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Achieving Gender Balance and Equality in the Workplace

Ensuring gender balance in the workplace does not end on just on-boarding women, it is about creating a diverse culture.

Today’s global and competitive business environment constantly asks for innovation, and its success always relies on the agility of the organization to stay ahead in key areas, including strengthening gender equality.

Gender equality is considered to be an essential factor for the competitiveness and growth of any organization. But unfortunately, the workforce tends to overlook this opportunity due to occupational segregation influenced by gender and racial stereotypes.

Women tend to cover less than half of the global workforce at 39%, but accounted for 54% of job losses as of May 2020.

Closing the gender gap requires a set of measures companies must be willing to push and implement. Here are some of the starter points that can immediately be executed:

1. Improving hiring practices to increase diversity

Structured interviews where all candidates are asked the same questions in a predetermined order and format can diversify the recruitment process. Gender equality can also be championed by ensuring that job descriptions do not lean to any preferred gender, the assessment will be based on skills and experiences, and the agency sits a diverse membership in the panel.

Balanced culture must be best exemplified first in the recruitment process to help attract new talents and further engage newly-hired personnel.

2. Equal representation on leadership teams, corporate boards, and decision-making

Stereotyping, like assuming that only men thrive in leadership roles and women are best fit to assume support-oriented ones, forms the base for gender discrimination at the workplace. Leadership roles must be granted to anyone, given that they have all the qualifications and characteristics, regardless of their gender.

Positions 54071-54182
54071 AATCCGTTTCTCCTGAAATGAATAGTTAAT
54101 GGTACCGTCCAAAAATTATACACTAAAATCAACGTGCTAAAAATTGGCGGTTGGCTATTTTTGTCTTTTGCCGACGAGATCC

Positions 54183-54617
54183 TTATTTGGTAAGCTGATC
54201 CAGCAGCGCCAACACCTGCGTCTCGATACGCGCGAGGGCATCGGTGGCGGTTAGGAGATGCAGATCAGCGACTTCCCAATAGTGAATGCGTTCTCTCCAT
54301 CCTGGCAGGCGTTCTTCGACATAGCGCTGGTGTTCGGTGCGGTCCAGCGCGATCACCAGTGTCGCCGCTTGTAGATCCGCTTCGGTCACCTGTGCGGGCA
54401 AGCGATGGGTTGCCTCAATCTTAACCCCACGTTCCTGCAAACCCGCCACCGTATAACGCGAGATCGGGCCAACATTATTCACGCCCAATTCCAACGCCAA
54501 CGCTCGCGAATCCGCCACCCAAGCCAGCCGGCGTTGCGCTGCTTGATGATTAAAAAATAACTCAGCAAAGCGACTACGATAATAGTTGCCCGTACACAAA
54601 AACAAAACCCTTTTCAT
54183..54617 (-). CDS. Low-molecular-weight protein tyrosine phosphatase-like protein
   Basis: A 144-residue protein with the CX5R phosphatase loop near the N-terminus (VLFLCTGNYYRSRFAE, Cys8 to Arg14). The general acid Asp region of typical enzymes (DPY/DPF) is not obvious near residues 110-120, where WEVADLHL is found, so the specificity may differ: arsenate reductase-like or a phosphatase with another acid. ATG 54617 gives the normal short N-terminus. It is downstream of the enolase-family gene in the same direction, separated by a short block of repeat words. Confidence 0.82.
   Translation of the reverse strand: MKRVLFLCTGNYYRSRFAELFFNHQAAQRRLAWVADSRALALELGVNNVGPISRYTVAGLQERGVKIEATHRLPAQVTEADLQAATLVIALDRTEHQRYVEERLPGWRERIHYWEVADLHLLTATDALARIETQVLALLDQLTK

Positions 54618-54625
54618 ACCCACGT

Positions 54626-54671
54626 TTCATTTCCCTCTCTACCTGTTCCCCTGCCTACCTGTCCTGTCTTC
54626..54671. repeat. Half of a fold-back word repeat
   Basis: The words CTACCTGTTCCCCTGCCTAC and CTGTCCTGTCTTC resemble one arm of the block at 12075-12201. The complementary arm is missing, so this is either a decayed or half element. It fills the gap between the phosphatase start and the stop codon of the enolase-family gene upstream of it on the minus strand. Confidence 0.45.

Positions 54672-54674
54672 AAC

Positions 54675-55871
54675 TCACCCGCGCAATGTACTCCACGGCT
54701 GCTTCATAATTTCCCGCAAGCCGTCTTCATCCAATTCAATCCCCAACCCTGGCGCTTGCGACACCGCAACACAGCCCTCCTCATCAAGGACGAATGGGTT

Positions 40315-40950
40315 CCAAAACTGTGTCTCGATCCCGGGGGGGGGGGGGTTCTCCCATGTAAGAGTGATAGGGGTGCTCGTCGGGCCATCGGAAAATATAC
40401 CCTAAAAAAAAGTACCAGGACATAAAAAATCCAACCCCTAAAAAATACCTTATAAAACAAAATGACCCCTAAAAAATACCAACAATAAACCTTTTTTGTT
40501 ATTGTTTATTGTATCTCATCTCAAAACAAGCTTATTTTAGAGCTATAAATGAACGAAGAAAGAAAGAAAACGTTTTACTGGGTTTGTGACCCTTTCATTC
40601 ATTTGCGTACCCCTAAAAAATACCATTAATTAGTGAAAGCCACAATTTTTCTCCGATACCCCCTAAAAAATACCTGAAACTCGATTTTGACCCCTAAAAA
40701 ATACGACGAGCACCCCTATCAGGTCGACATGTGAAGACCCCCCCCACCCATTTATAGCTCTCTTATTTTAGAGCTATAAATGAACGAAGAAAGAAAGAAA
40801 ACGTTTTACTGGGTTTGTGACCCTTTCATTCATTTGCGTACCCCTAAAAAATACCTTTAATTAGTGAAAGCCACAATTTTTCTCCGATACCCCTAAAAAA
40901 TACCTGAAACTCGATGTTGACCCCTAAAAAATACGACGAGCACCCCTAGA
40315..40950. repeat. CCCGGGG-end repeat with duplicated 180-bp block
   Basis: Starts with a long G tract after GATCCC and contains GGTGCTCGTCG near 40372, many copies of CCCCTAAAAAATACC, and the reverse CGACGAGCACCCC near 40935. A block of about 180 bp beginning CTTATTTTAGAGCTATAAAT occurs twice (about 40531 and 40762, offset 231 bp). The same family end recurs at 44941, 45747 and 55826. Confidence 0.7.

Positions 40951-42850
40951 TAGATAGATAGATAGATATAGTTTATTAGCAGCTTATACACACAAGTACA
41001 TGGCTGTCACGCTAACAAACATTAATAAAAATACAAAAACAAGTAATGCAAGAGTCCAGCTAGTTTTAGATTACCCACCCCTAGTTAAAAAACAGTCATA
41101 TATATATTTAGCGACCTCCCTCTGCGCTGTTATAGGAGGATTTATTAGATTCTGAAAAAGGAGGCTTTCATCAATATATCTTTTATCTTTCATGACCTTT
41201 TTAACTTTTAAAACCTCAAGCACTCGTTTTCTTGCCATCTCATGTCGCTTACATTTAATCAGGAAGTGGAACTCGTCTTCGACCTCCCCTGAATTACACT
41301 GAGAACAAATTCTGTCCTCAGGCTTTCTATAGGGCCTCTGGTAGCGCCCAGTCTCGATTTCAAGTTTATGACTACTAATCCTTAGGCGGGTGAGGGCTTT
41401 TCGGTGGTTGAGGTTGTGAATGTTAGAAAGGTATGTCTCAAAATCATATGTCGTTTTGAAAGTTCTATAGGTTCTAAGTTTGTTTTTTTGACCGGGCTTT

Businesses and nonprofits that actively support gender equality tend to make better business decisions —and ultimately make more money. Research shows that inclusive and diverse teams are observed to make better business decisions up to 73% of the time.

It is high time for companies to debunk conscious and unconscious bias which includes false perceptions that women are less efficient than men, or a woman is bound to apply for leaves due to parental responsibilities.

Having more diversity in the leadership can break down gender barriers, thereby promoting healthy competition between and among employees to project themselves into leadership roles.

3. Equal pay and benefits

Across the world, women still get paid less than men. Women make only $0.82 for every dollar a man makes, which is one cent more than they made in 2020.

According to United Nations, for women of color, immigrant women, and mothers, the gap widens.

Men and women in the same employment, performing the same work must receive equal compensation and benefits. If there are mechanisms in place, salaries must depend on productivity, or the quality and quantity of delivered work to avoid gender bias and pay inequalities.

4. Seminars on gender mainstreaming

It is crucial to create a culture that encourages constant learning on various topics like inequality and gender.

Facilitating an annual training on gender provides participants with the knowledge, skills, and values to contribute to the effective implementation of gender mainstreaming strategies in their line respective work and in the organization.

Gender equality training can help eradicate gender stereotyping by individuals which results in the inability to acknowledge gender inequalities and a failure to notice its various impacts in the workforce and take into account the concerns of women and men leading to better-informed policies and decision-making, as well as improved organizational practices.


If your organization is one of those with a disproportionate number of men and women employees, do you have all it takes to close the gender gap?

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